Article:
She then returns to the house to prepare dinner.
After this she will go to the warehouse where she will sort and pack the mikan.
9:00pm She will have dinner and a bath before washing clothes and any other housework.
1:00-2:00am She will be doing the accounts.
For the two months of the harvest season the farmer’s wife will only have three or four hours of sleep per night.


After work on the farm, work in the warehouse. Sort mikan needs the experience for long time.


The farmer knows how hard farm work is and thinks about their son being a farmer as he wouldn’t like to be a farmer again in his next life.
Mikan farms are now reducing in numbers and are going to waste. They are vulnerable to damage by wild boars and other animals as well as severe weather. This year much damage was caused by a typhoon.
I think any country in which farmers can’t make a reasonable living or are not supported by government to protect agriculture is not good and has no future. After all food is the source of human life.


The Autumn Festival held in Shionashi.

2017-10-16 16:12

The Autumn Festival in my village, Shionashi, is held every year on the second weekend of October. Saturday is Festival Eve and Sunday is Festival Day.
On Saturday morning the Itsushika dance (5 deer dance) and the Karashishi (lion dance) are performed at the local shrine. This is followed by the dancers performing at each of the houses in the village one by one. It is similar to the scenes seen in the film “Fu-ten no Tora san” produced by Yoji Yamada.
When I was a child the Itsushika dancers were boys from the junior high school whilst Karashishi dance would be performed by men. Elementary school boys would dance the Taiko dance.
Now, due to depopulation, the dances have to be performed by both men and boys of all ages.





A man once told me that the Itsushika dance is also performed in Tohoku prefecture in the north of Japan as well as here in Ehime. Tohoku and Ehime are the only two places in Japan where these dances are performed because Ehime was once ruled by the son of Date Masamure. Date Masamure was one of the Edo period Shoguns and came from the Tohoku region. His son moved to Ehime to rule here so it is believed the dance came with him. Since the dances first arrived here the dancers costumes have altered in each village depending on the character of the village.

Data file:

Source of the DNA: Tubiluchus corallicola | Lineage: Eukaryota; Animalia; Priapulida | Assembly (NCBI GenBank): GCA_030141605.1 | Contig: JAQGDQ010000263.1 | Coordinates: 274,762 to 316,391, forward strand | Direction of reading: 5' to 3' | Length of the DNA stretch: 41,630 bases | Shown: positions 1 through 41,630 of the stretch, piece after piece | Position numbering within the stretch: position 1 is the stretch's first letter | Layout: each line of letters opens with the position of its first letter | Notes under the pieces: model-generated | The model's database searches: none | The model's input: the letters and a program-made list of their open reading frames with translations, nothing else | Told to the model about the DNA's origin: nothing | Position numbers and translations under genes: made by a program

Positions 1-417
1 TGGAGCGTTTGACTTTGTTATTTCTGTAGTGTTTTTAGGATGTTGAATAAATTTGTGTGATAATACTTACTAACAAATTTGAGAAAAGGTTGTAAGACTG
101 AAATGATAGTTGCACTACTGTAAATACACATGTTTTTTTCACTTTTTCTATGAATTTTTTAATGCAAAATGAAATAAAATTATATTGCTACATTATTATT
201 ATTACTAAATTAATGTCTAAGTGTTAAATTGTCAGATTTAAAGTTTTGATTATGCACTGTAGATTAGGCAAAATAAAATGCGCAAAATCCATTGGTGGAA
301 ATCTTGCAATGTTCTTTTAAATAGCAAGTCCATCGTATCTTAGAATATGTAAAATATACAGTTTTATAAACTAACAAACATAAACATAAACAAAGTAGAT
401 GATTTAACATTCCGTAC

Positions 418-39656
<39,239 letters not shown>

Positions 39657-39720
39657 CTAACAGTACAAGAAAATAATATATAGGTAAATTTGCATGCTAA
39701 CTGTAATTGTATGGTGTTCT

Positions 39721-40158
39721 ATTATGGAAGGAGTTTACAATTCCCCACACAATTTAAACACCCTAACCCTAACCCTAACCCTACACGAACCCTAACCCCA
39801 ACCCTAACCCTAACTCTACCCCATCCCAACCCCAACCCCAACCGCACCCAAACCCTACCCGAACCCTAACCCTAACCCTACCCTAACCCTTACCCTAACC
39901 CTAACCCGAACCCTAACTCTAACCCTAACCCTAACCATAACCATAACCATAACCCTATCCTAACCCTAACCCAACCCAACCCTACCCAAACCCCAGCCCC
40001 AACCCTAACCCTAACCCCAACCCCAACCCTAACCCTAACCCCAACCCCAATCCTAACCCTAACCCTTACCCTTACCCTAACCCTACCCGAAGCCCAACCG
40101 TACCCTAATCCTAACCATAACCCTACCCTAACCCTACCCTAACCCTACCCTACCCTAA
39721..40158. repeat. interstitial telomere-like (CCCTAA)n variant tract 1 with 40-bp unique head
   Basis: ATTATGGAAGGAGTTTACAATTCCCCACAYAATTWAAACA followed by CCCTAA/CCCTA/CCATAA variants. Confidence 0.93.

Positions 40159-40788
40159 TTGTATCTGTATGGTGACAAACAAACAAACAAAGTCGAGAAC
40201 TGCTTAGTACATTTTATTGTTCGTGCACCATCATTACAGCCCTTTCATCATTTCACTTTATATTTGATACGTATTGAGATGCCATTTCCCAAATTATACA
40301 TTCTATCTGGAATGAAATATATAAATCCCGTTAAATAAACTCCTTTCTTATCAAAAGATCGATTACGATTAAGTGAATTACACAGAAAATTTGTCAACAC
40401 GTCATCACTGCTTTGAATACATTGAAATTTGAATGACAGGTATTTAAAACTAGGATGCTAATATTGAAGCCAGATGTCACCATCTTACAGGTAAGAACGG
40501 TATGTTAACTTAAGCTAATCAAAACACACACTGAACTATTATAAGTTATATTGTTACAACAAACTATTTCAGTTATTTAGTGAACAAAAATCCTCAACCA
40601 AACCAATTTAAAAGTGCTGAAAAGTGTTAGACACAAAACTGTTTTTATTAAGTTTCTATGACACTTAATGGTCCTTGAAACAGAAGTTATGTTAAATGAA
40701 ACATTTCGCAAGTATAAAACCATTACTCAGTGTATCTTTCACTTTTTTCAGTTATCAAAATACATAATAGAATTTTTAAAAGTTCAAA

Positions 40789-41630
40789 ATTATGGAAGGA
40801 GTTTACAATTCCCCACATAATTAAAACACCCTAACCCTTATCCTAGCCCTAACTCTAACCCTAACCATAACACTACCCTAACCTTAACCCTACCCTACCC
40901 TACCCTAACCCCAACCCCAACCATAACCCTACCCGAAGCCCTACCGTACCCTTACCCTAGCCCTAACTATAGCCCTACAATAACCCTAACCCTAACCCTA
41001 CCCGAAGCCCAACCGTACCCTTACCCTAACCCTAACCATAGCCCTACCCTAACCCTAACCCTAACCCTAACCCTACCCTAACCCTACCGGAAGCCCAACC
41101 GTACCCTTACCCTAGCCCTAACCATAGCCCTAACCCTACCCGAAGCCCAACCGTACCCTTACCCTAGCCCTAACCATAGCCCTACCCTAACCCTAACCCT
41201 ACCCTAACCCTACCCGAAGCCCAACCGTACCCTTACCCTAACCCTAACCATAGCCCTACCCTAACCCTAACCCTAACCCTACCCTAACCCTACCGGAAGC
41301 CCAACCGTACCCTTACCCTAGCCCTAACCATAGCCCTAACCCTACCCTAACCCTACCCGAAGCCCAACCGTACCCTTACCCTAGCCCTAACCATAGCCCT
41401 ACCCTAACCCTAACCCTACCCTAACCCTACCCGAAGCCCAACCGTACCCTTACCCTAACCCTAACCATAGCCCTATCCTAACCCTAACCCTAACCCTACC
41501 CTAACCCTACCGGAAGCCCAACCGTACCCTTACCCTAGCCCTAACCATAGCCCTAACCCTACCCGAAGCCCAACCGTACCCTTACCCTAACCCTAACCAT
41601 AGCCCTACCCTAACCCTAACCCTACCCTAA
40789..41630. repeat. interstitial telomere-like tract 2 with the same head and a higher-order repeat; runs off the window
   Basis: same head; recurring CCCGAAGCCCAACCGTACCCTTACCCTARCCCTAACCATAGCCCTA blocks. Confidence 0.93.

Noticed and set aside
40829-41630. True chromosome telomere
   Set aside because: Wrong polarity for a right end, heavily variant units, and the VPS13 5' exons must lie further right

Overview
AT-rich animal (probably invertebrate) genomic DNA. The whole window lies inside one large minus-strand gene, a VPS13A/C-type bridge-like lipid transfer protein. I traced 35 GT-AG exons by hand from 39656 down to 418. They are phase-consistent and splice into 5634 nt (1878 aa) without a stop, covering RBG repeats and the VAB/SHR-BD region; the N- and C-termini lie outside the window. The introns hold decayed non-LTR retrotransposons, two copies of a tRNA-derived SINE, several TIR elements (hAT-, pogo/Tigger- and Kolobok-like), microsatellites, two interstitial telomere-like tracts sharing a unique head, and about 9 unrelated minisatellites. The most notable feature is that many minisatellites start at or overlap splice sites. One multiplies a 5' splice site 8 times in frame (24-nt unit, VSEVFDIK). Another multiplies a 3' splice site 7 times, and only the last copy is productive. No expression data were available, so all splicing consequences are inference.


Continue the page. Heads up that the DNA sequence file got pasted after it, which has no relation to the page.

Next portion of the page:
The festival continues on Sunday afternoon, there is a parade which begins on the street by the sea. It consists of people carrying Omikoshi (portable shrine) and Ushioni (cow monster). The participants are rivals and Neri (play fighting) takes place. There is also the Yotsudaiko , a carriage with four children playing drums.




The festival is popular and attracts visitors increasing the population by almost one third and turns a usually quiet village into an exciting youthful weekend spectacle which the villagers want to continue.

YbBOKORI-a beautiful village resembles POSITANO in Iary

2017-09-19 22:44

YOBOKORI
Yobokori is a small village in Ehime. No one knows the meaning of Yobokori or where it comes from, not even the villagers.
The village and its name interested me so I decided to visit, and see it for myself.
From National Road 197, head toward the Setonaikai and after a while the entire village can be seen.
The houses are built on the side of the hills that slope down to the Setonaikai. My first impression was that it was once a prosperous fishing village with every house having a beautiful view looking out to sea. But now I was sad to see so many deserted houses in such a beautiful location as this is. Japan like other countries is facing depopulation in rural areas as the younger generation leaves to look for work in the larger towns and cities.
When I look at this area it reminds me of Positano on Sorrento peninsula in Italy. The landscape and climate are very similar and it provides a wonderful atmosphere where people can relax. Unlike Positano, Yobokori has still to be discovered. It has so much to offer as a place away from the busy, hectic towns. In Europe and other places people have moved to similar locations and found a better life there. Tourists also visit to enjoy the scenery, fresh air and good food.
I wonder if the local government and the villagers have a vision for the future that will reverse the depopulation and bring the deserted houses back to life. It will be a difficult task and my wish is that we all play our part in restoring the village to the prosperous, happy and lively place it once was.
















Sorrento peninsula (Amalfi coast) similar topography of Sadamisaki peninsula